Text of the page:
response paper 2
"Show me a man who isn't a slave. One is a slave to sex, another money, another ambition." -Seneca-
The ideal function of media in a free society is to present a diverse and open point of view, as to what constitutes a reference point for arriving at informed choice. Free media is the essential expression of that ideal of pluralism for it follows as the prerequisite of the civil society, of free persons, of informed choice and that is which the utopian ideal of American freedom solely rests upon. The question that exists today is whether or not media truly provides the consumer with an informed choice of options?
According to the film, "Storytellers of Society," media as it is exercised today more or less appeals to our most innate, base and biological instincts, in order to sell us a product not on the basis of its utilitarian value, but on the secondary principle of human satisfaction derived from instant gratification, and the object oriented pursuit of happiness. Philosophically speaking this creates a matrix of an artificial simulation of consciousness being derived from the mind of a machine that dispenses such satisfactions rendering the consumer's free will to automaton status and deriving the social conscience from deterministic notions of the market's propensity for greed, and cunning deceptions of relative truth.
In reality then media has created its own culture, a subset of industrialism and assembly line production, and hence the value of instant capital acquisition has replaced the value of individual moral and collective ethical achievement along with actual long-term material worth.
In all civilizations the mysteries of life were explained through magical tales evoking the later rational response to search for a parable and common thematic link to the nature of life. Yet the notion of magical thinking has not left the age of science rather it has evolved in parallel to it, i.e., through the use of media ad driven campaigns. Essentially a beer, toaster or a diamond ring is a love potion that will make one's significant other happy and fulfilled. No doubt the complex and arduous process of discerning the meaning or truth to life has been replaced with the comforting modalities of hedonist thought and a power elite that favors the market as a means of social control, and its ultimate ideal that production and consumption are the ultimate realities of life, ideals as constant as eternal faith, and in reality much more practical to contemplate.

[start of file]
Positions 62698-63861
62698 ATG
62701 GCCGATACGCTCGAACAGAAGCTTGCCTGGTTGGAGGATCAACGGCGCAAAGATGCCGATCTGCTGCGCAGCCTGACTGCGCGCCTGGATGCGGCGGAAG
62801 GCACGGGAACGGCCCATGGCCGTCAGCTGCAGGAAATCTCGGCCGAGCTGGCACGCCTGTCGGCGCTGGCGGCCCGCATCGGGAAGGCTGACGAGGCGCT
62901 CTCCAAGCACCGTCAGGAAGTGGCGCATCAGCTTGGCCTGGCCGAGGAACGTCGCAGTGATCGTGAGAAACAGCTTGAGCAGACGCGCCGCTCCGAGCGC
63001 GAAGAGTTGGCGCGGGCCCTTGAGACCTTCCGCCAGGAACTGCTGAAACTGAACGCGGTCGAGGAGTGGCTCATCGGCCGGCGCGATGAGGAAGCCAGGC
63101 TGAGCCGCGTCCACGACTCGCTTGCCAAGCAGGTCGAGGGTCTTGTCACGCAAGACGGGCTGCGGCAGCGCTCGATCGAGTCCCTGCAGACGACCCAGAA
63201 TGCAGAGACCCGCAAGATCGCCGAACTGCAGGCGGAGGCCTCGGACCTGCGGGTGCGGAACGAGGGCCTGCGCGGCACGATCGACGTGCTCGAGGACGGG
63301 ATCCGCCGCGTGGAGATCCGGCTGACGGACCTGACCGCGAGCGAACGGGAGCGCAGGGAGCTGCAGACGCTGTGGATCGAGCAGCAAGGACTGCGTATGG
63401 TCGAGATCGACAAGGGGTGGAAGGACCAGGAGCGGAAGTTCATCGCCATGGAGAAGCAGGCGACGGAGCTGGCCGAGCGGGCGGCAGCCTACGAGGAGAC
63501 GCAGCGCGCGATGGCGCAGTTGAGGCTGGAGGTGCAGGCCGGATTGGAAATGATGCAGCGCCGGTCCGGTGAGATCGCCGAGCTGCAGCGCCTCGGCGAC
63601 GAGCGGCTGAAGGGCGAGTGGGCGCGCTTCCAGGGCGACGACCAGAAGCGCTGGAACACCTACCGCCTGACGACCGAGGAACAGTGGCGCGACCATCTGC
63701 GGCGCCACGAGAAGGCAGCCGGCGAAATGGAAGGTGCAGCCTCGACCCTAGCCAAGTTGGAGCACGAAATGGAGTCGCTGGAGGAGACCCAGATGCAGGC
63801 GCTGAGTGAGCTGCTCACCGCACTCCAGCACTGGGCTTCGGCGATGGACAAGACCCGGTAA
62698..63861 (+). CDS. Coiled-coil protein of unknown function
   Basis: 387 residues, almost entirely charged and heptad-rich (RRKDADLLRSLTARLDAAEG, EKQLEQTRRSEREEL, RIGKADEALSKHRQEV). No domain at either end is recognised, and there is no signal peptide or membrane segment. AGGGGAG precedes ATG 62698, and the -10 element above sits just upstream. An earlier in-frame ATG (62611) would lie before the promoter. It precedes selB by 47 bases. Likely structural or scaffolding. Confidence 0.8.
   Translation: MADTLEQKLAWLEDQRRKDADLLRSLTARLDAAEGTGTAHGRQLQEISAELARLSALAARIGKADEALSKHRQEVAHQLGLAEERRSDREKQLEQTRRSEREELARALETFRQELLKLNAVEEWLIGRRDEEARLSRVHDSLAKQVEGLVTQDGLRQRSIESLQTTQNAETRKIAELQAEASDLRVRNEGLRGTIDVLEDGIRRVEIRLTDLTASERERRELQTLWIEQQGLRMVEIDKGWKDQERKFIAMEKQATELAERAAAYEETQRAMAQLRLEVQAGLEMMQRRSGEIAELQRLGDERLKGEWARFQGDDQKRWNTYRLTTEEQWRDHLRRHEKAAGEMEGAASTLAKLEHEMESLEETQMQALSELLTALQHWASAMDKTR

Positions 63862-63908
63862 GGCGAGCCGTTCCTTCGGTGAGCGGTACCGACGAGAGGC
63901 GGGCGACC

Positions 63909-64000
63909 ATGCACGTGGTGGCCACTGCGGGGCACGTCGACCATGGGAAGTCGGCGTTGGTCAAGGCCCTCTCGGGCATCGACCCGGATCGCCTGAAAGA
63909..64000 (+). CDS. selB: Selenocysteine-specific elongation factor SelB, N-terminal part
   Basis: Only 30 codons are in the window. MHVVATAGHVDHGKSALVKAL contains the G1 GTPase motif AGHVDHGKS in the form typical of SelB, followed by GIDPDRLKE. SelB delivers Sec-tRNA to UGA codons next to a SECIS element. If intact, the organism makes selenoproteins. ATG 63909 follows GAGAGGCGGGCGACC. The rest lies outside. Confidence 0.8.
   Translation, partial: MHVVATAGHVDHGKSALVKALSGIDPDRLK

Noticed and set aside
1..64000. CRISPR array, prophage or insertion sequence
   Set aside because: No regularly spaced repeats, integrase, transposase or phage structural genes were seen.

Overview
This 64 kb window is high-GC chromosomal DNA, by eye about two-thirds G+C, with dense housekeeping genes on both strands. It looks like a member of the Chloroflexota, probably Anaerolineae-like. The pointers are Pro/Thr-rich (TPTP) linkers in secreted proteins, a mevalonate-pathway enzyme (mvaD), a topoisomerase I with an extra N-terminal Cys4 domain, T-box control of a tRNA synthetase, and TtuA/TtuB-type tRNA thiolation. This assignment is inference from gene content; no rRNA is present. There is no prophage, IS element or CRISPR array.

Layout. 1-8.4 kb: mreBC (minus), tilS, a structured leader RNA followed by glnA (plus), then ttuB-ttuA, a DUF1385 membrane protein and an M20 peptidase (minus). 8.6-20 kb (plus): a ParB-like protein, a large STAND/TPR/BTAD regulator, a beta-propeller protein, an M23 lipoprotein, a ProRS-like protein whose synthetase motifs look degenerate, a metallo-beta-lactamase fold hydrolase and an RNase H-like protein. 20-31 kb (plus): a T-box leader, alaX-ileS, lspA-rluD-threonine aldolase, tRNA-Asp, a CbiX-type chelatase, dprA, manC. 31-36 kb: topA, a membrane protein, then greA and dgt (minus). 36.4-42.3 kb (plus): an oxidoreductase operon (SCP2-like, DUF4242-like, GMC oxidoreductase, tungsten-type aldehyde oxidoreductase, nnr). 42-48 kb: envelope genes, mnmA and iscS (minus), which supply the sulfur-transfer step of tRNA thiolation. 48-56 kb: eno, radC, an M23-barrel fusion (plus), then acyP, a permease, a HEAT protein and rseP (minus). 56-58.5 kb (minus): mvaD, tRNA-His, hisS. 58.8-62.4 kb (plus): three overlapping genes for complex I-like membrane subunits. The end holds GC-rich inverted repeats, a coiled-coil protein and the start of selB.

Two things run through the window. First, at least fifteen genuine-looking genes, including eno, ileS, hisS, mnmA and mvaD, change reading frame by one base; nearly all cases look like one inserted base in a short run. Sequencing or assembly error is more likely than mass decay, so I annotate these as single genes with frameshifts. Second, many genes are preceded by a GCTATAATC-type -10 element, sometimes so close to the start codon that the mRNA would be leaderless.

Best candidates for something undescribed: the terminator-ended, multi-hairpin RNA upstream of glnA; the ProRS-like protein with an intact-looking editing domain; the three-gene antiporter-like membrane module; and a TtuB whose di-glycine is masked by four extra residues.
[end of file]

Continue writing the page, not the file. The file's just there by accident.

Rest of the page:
Historically, Capitalism was a revolutionary transition from the royal merchant monopolies of the mercantile system, in terms of its production capabilities. According to Sut Jally, Capitalism created an ordered triad of production, distribution and consumption. It is the last factor consumption, that Sut Jally argues created its own virtual subset, i.e., the advertising industry, as the rationalizer of the values of the marketplace, and its chief indoctrinare. To some extent he argues that the media is not really an objectively free enterprise since it has driven out other ideas from existing in the commercial discourse. Rather the media has become an instrument of the market, and not the instrument of free informed choice. This follows since the market is more or less framed by the reality of "Social Darwinism," and that economic might makes economic right. This last factor he argues has led to the commercialization of American culture, where tradition has been replaced by short term fashions, intended to correspond with marketing aims propagated by media executives.
The theology of consumerism has the congregations of capitalism's churches flock to the store malls and, and deliverance comes in the form of sale prices on capitalism's high holidays, a flickering reminder of the indissoluble nature of man.
So is the market really the creator of free will or is man's conscience more or less a creation of the marketplace? It follows that market is the ultimate instructor of man and furnishes him with character impressions, the figurative slate upon which his preconceived notions are furnished and dictated to him by the market at the moment of the inception of desire to fill the mundane earthly void of existence, constrained by mortality.
The film argues that the market media ad campaign affects how we think about the world, and ourselves including our most intimate relations. The film cites the example of the 1947 De beers ad in which the now famous slogan "Diamonds are Forever," was first coined and how this example shows how media influences our conceptions about rites of passage. Media executives will argue that commercials alone do not sell a product. However, every marketing executive is aware of the nature of hype, a inflationary abstract concept that attaches magical thinking to material objects, and assigns them an ulterior measure of worth, that such things cannot possibly fill, other than the tedium of assembly driven consumerist disposable culture.
Since media is the ultimate imparter of values it so follows, so then just what are those values, and to whose aim and to whose conscience do they seem to import other than Paine's axiom that, "Society is produced by our wants, and government is produced by our vices," and never shall the two meet or such a matter or fashion we can care with ease to recollect.